Writing About Orgasms

I’m finally getting close to being finished with a new book, A Woman’s Guide to Sexual Ecstasy. It will be published by Seal Press in January of next year.

I was teaching and commuting between Philly and Brooklyn too much last semester to finish writing it when I should have. Now I’m stuck in the house all summer writing when everyone else is out playing in the sun. Remind me to never have a book due at the end of the summer again.

Anyway, currently I’m writing about orgasms. Here’s the thing. For women, sexual arousal is complex and just as tied to our mental state as a physical one. One reason pharmaceutical companies have yet to come up with a satisfying female-centric substitute for Viagra has much to do with the way we experience the state of being “turned on.” In men, unless something is wrong, arousal leads to erection. Popular pharmaceutical treatments for erectile dysfunction work by relaxing the smooth muscle tissue that surrounds major arteries in the penis. This in turn allows more blood to flow to the penis, creating a firm erection. Erections provide visual feedback, a man looks down, sees that he has a hard on, and thinks “I want to have sex.”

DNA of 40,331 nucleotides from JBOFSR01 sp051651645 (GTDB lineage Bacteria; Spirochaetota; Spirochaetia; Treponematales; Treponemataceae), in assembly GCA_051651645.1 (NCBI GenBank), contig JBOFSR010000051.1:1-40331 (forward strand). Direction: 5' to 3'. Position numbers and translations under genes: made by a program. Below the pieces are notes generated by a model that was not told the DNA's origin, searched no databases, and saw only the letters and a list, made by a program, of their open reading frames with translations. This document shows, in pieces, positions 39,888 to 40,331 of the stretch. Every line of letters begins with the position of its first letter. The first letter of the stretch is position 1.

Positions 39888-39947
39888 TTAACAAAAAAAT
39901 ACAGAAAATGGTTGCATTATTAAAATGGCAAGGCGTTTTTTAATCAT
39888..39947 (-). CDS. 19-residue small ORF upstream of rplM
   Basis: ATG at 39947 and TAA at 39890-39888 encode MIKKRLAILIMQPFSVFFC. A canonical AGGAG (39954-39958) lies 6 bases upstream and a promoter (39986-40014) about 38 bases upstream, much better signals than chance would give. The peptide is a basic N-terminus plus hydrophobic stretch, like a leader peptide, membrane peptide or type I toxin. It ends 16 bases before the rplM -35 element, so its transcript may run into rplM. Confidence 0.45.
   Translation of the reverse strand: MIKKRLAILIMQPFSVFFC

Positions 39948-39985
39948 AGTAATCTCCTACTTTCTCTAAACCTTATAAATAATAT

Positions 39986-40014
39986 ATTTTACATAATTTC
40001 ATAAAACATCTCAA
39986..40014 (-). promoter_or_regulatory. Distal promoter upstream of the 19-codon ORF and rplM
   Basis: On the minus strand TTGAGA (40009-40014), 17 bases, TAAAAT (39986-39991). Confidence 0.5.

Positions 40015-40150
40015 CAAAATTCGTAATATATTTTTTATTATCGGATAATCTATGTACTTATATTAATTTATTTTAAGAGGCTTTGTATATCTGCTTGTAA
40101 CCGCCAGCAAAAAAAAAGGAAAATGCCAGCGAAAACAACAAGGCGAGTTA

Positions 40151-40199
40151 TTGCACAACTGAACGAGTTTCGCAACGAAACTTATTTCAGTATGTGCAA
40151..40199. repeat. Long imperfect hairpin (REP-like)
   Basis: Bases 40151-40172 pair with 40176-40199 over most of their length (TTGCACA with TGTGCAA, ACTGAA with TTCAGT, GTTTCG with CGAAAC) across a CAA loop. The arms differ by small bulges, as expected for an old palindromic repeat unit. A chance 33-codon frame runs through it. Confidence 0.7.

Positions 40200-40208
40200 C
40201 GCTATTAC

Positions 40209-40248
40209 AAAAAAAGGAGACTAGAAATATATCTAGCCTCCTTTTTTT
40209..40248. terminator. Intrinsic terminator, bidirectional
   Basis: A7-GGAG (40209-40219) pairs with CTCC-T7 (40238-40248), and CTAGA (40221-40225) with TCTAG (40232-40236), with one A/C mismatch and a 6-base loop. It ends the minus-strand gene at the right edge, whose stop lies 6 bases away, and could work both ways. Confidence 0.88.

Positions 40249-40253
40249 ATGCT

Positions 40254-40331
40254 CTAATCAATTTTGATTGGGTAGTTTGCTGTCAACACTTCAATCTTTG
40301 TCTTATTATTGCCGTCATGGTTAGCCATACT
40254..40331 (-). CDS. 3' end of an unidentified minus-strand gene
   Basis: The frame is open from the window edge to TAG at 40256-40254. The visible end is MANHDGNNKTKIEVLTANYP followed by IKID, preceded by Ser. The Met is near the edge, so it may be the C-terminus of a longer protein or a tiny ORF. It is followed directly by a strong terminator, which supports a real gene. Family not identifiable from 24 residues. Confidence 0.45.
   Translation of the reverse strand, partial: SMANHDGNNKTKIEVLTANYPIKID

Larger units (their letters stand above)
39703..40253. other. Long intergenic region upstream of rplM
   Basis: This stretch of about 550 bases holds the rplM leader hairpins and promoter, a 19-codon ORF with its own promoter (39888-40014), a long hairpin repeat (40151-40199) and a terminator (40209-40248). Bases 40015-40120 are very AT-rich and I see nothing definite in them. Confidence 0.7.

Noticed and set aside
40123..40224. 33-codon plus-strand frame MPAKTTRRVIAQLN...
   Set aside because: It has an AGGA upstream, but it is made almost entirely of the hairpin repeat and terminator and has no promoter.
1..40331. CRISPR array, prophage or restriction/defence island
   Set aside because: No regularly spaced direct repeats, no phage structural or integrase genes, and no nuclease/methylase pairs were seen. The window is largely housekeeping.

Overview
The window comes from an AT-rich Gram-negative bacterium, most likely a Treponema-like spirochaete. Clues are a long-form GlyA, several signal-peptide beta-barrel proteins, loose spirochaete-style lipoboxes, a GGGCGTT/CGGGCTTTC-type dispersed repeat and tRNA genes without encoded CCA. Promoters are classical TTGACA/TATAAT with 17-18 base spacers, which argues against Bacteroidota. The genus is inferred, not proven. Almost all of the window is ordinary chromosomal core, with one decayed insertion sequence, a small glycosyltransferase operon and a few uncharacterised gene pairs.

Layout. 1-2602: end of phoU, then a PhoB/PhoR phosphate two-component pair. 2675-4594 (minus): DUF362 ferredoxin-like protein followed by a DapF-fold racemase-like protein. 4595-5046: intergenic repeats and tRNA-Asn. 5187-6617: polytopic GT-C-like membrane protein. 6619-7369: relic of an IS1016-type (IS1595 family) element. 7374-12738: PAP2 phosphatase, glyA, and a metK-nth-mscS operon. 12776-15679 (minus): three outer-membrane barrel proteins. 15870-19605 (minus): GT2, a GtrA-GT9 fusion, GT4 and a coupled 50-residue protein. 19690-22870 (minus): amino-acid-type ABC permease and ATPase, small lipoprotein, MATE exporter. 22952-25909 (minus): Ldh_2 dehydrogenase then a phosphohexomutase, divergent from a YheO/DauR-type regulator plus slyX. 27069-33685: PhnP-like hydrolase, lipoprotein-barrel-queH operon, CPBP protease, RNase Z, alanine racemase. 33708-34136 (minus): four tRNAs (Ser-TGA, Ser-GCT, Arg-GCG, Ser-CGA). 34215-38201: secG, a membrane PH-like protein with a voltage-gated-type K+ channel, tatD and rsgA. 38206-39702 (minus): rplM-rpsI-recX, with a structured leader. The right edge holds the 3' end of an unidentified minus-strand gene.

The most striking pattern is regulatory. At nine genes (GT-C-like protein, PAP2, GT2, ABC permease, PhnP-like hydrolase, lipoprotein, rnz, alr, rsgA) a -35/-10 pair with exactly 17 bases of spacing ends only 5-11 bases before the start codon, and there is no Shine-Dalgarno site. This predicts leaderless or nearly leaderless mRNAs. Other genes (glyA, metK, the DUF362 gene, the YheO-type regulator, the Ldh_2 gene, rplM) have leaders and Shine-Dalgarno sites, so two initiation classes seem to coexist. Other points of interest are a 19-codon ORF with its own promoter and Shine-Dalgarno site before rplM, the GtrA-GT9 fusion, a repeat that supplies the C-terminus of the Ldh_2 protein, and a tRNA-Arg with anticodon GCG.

For women it’s a more circuitous process. Even when our bodies exhibit signs of what would presumably be arousal: vasocongestion, engorged labia and clitoris, and vaginal lubrication, we may not actually be in the mood for sex. We need more than ready genitals to desire and go through with masturbation or intercourse.

Interestingly, Viagra and similar drugs has been show to have a similar effect on women as in men, namely increasing blood flow to the genitals. However, increased blood flow did not correlate with female test subjects reporting that they wanted sex. In fact, in some cases women didn’t register any sort of recognizable “turned on” feeling.

Reading the medical literature and studying abstracts from clinical trials, it’s easy to see how little doctors and researchers understand about our sexual response. In one study I read, a doctor was quoted as saying, “Women who are not aroused can still perform.” Perform? Yikes! Rapey, much?

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